GST: In India, the administration and regulation of GST is overseen by the Goods and Services Tax Council, which comprises the Finance Ministers of both the central and state governments. The Central Goods and Services Tax Act, 2017, and the corresponding State Goods and Services Tax Acts are the governing laws for GST.

(8) Taxable Event

Income Tax: Income Tax considers the earning of income by an individual or entity as the taxable event. The basis of this taxation system is either the ‘accrual’ or ‘receipt’ of income.

GST: The occurrence that is subject to taxation under GST is the provision of goods or services, encompassing the exchange, sale, transfer, barter, lease, rental, or provision of goods or services in exchange for compensation.

(9) Scope

Income Tax: Individuals and entities are required to pay taxes on all forms of income, such as salary, business profits, capital gains, rental income, and more, under the Income Tax regulations.

GST: The scope of GST encompasses the provision of both tangible and intangible goods as well as services. However, it does not take into account the income generated by individuals or entities.

(10) Tax Incidence

Income Tax: The responsibility of paying Income Tax lies with the taxpayer who is subject to the levy. The weight of the tax rests on the person or organization that generates the earnings.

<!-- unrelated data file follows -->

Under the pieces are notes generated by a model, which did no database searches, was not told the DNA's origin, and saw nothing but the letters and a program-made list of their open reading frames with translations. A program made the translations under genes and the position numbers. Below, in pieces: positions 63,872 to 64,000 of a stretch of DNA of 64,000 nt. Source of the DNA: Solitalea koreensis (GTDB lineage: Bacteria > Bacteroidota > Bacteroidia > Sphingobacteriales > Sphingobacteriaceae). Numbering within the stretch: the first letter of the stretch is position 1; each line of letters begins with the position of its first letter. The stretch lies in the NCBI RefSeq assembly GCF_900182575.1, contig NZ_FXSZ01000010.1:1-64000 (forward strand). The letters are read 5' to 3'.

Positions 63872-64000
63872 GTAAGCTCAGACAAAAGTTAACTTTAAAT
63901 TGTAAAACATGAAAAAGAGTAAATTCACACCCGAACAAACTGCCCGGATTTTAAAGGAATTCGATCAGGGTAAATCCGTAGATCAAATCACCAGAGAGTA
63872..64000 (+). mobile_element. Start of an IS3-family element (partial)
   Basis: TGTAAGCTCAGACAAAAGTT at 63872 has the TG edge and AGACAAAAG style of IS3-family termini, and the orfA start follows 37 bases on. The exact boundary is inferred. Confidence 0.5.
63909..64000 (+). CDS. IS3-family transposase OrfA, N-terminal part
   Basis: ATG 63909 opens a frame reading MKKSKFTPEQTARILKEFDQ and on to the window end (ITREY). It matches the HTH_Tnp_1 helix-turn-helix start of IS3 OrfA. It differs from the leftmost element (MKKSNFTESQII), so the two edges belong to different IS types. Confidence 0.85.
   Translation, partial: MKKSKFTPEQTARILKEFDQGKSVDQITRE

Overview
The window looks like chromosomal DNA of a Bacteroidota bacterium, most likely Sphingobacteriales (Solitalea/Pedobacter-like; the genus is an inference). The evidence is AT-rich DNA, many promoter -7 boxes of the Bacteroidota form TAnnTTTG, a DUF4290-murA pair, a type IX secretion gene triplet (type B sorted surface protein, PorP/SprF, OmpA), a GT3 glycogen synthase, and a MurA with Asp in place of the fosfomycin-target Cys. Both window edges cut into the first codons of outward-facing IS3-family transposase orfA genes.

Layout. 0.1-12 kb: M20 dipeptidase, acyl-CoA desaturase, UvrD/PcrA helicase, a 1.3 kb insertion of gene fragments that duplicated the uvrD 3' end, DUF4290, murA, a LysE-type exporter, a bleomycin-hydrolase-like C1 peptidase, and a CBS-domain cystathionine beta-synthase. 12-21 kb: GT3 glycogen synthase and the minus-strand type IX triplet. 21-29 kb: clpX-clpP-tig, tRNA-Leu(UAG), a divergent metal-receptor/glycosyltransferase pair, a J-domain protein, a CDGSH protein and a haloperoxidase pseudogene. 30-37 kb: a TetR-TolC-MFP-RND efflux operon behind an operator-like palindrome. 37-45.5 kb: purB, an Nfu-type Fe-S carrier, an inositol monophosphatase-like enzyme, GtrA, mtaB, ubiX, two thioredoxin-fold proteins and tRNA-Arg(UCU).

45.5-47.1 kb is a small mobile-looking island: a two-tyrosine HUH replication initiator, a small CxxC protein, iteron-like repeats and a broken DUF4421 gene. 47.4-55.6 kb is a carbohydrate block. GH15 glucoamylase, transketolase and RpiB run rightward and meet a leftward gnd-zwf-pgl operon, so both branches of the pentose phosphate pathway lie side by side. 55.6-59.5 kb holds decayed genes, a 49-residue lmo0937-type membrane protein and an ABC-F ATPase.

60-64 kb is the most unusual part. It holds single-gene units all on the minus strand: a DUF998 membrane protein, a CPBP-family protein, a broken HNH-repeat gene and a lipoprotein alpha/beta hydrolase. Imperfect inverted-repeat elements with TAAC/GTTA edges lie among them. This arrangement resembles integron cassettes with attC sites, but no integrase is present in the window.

GST: The end consumer ultimately bears the burden of GST as it is included in the price of goods or services. Typically, GST is a tax based on consumption and the final consumer is responsible for paying it.

(11) Exemptions and Deductions

Income Tax: Taxpayers can claim exemptions, deductions, and allowances provided by Income Tax to decrease their taxable income and minimize their tax liability. These may comprise deductions for investments, specific expenses, and particular sources of income.

GST: In general, GST does not offer individualized exemptions or deductions based on a taxpayer’s situation. Nevertheless, some products and services may be completely exempt from GST or subject to reduced tax rates.

(12) Impact on Individuals vs. Businesses

Income Tax: Individuals, salaried employees, self-employed individuals, and businesses earning income are primarily impacted by Income Tax. The taxpayer’s personal and business income are taken into account.

GST: The impact of GST is mainly felt by businesses that provide goods and services. It centers on the transactions and value enhancement that take place throughout the supply chain.

The differences between Income Tax and GST underscore their contrasting nature, scope, and goals. Income Tax is centered on individual and entity income, whereas GST is centered on taxing goods and services at each stage of the supply chain.

It is crucial to recognize that Income Tax and GST are separate taxes with distinct objectives, applicability, calculation methods, and administrative authorities. They perform different roles in India’s overall tax system.


Hi, I am Nikesh Mehta, owner and writer of this site. I’m an analytics professional and also love writing on finance and related industry. I’ve done online course in Financial Markets and Investment Strategy from Indian School of Business. I can be reached at [email protected].

Leave a Reply

This site uses Akismet to reduce spam. Learn how your comment data is processed.